Inspecting Ottawa Bathroom Venting

Posted on Wednesday, August 13th, 2014 by Nathan Weinstock

All bathrooms need to be vented.  Really vented.  I’m not talking about cracking open a window.  Nobody is going to do that during a cold Ottawa winter.  When I do my home inspections, I check for good, reliable exhausts in the bathrooms.duct-in-attic-s-300x225

The basic bathroom, the lone toilet or the two piece powder room with a toilet and sink, needs to be vented for odours.  More importantly, the bigger bathroom, the one with a tub and shower needs to be vented too, not only for odours, but also for moisture and humidity.

In ‘olden’ days, before the 1980’s, it was thought that as long as there was a window, you did not need an exhaust fan.  I’ve seen so many mouldy, soggy bathrooms that had windows.  During a hot bath or shower, there is a great deal of moisture given off.  So much moisture that it can’t be exhausted passively.

So, you need a fan to blow the humid air, and you need a duct to carry it out.  That duct starts in the bathroom and ends on the outside.  The best way for a fan to do its job is to keep the duct as straight, and smooth, and short as possible.  The more bends there are, the bumpier the surface, or the longer the duct is, the harder the fan has to work to get the humility out.  This certainly excludes the use of plastic, corrugated dryer ducts.

Generally, the ducts end outside either on an exterior wall, or through the roof, or out the roof overhang (called the soffit).  Any of theses work as long as the exhaust cap is well sealed and firmly attached.  Also, it is important that the duct itself is rigid metal and fully insulated.  Again, no plastic dryer ducts.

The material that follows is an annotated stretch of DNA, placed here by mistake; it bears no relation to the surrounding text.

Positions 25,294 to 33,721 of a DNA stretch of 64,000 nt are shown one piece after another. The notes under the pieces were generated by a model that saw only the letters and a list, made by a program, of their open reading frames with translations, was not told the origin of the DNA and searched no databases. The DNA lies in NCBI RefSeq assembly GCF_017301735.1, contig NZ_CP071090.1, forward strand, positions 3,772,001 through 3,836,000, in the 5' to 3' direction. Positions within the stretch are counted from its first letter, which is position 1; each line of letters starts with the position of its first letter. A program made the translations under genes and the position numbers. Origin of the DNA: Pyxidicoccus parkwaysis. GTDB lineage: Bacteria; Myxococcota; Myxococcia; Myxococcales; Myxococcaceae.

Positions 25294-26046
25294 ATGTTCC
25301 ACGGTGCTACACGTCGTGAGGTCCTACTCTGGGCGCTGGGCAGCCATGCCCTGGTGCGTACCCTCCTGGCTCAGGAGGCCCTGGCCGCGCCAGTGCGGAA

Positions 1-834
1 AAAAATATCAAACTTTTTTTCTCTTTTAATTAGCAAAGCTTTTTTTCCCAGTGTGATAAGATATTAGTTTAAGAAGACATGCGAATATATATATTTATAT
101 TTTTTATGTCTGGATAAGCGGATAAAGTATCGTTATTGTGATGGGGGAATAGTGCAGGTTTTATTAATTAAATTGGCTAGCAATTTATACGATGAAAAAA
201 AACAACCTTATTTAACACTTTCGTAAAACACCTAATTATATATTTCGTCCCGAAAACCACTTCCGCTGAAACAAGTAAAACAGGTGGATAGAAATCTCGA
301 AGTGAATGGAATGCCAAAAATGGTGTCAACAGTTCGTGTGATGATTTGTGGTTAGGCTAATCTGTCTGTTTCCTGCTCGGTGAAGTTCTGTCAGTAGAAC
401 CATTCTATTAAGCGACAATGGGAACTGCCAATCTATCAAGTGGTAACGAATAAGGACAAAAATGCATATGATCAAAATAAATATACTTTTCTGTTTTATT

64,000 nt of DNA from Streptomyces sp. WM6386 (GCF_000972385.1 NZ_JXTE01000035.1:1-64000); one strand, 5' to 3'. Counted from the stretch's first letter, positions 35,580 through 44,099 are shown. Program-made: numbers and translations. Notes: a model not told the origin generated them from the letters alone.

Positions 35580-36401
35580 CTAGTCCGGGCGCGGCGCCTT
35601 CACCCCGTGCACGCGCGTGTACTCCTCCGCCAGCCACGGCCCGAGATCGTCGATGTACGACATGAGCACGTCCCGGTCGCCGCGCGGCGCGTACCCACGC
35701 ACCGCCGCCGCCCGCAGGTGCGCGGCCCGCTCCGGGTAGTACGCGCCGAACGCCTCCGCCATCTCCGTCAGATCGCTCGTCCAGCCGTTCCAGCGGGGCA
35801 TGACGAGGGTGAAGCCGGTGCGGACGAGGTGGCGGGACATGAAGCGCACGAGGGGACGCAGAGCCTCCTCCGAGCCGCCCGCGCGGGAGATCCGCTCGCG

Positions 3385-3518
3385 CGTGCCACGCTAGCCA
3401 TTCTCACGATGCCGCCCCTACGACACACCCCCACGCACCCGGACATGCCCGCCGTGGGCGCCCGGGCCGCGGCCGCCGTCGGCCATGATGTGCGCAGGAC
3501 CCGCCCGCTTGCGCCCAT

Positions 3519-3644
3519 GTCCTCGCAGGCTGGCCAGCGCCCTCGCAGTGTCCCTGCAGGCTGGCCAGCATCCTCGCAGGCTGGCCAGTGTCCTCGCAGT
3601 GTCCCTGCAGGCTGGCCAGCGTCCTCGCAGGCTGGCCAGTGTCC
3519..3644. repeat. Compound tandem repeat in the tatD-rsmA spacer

If the ducting is done wrong, and the exhaust air leaks into the attic, the consequences can be devastating (see the picture).  The bathroom humidity will discharge into the attic.  Here the condensation will contribute to the growth of mould.  The water from condensation will also rot the wood supports found in the attic.

The bathroom humidity may also condense in the duct and leak back into the room.  You can get water dripping out of your exhaust fan and think you have a roof leak.  In truth, you have a poor, cold duct that is not doing a good job getting the humidity out.

So, bottom line, you should have the bathroom exhaust fan venting through to the outside on an outside wall or in the roof soffit (not into an interior space, including the attic).  The fan should use a unique exhaust duct that connects to a unique exhaust cap.  And make sure the duct is rigid metal and fully insulated.